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X-Men: The End – Book Two: Heroes and Martyrs (Review/Retrospective)

This May, to celebrate the release of X-Men: Days of Future Past, we’re taking a look at some classic and modern X-Men (and X-Men-related) comics. Check back daily for the latest review.

To describe Chris Claremont’s three six-part miniseries that comprise X-Men: The End as “convoluted” is to miss the point. Of course they are convoluted. Claremont is essentially writing a gigantic epilogue to his work on Uncanny X-Men. He is tidying away decades of continuity and offering a sense of closure to his work on these characters and their world. Claremont is an exceptional storyteller when it comes to long-form serialised storytelling.

As a writer, Claremont tends to layer interesting twists on top of interesting twists, with every resolution opening up more avenues for future stories to explore. He has demonstrated an ability to string along plots for decades, revisiting characters and situations years after most readers had forgotten about them. These are the qualities that make his Uncanny X-Men run so deeply fascinating, but they are also the qualities that make him a bit of an awkward fit for a concept like The End, an epic miniseries built around the idea of wrapping up the entire X-Men mythos.

Some things never go into fashion...

Some things never go into fashion…

However, what is so fascinating about X-Men: The End is that all of the elements that Claremont uses are the same elements that he has been playing with since he took over Uncanny X-Men. The story beats have a familiar pattern to them, the themes are familiar, the characters speak as they did in the years that Claremont wrote them. What is fascinating about X-Men: The End is the way that it serves to really set Claremont’s take on the X-Men in stone, treating the elements associated with Claremont as a truly inexorable part of the comic’s mythology.

X-Men: The End is very much a Chris Claremont comic, through-and-through. That’s what makes it feel like such a perfect fit.

A wing and a prayer...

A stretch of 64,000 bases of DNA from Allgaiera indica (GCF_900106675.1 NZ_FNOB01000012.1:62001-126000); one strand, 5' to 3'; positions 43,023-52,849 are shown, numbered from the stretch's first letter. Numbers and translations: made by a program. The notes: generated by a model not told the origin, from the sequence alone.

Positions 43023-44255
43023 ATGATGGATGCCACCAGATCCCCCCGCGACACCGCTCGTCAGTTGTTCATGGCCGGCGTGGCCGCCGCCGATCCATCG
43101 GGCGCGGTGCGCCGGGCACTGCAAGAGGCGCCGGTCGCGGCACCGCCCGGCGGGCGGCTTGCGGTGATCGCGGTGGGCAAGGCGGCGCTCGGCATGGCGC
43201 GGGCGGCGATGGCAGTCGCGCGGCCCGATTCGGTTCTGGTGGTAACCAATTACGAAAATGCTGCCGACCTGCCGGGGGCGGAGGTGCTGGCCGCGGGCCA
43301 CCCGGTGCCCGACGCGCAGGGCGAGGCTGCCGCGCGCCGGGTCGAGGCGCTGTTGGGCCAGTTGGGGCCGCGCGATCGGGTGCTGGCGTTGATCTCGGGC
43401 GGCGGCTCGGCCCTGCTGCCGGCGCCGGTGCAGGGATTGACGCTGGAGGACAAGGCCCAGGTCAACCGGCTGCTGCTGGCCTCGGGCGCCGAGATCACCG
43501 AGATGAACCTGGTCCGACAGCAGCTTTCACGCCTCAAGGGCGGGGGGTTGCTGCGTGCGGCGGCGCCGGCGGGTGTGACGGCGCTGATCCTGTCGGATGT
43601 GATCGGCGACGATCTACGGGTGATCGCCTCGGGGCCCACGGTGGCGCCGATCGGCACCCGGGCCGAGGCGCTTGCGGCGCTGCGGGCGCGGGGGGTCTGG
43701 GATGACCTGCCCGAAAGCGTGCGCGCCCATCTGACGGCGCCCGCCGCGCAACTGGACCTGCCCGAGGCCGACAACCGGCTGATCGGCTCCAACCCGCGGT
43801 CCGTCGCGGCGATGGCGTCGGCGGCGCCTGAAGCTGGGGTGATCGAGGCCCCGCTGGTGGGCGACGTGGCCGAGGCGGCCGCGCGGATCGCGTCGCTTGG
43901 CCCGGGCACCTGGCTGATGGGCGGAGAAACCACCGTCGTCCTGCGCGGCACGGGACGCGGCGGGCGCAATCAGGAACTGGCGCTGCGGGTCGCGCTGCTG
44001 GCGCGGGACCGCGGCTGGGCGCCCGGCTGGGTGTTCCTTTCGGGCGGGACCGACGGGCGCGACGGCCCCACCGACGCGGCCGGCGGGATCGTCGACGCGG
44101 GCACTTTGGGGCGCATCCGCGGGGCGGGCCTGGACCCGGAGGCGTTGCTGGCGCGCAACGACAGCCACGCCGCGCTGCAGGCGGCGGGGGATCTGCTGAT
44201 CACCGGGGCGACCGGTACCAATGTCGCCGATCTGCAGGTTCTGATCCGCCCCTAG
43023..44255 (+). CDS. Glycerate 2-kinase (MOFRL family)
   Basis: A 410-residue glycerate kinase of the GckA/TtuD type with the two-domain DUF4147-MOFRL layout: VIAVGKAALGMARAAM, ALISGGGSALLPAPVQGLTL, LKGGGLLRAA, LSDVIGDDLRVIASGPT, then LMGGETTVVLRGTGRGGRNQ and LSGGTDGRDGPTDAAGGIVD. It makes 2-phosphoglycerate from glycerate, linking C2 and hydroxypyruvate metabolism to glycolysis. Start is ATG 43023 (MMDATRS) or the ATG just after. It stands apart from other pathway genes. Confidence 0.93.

A wing and a prayer…

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Non-Review Review: Sinister

Sinister is a few great ideas, wrapped in a hokey plot and executed in a reasonably efficient manner. To be fair, this latest movie from “the producers of Paranormal Activity and Insidious works best when it adopts a minimalist approach, with director Scott Derrickson and composer Christopher Young providing a suitably overbearing and overwhelming atmosphere. However, the movie runs into problems when it’s forced to play its hand, and when it feels the need to “follow through” on its scares with something more substantial. At that point, the movie becomes a bit clunky, which seems quite a shame – as Derrickson otherwise minimalist approach creates an unsettling canvas to set the story against.

Reel life…

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Fall of the Mutants: Uncanny X-Men (Review/Retrospective)

With our month looking at Avengers comics officially over, we thought it might be fun to dig into that other iconic Marvel property, the X-Men. Join us for a month of X-Men related reviews and discussion.

Part of me does feel a little bit sorry for Chris Claremont. After all, his Uncanny X-Men run was trapped in a perpetual second act. He hadn’t introduced the franchise, inheriting it from a bunch of other writers and artists, and he couldn’t resolve it either. So, as a writer, Claremont was charged with keeping readers interested in an on-going narrative that spanned well over a decade. Occasionally, the writer would try to keep things fresh, and Fall of the Mutants represents just such an attempt. Trying to transition his team from one status quo to another, you have to give the writer credit for pitting the team against an enemy who is (effectively) God, even if it does make this chapter in his on-going saga the equivalent of Star Trek V: The Final Frontier.

United we fall…

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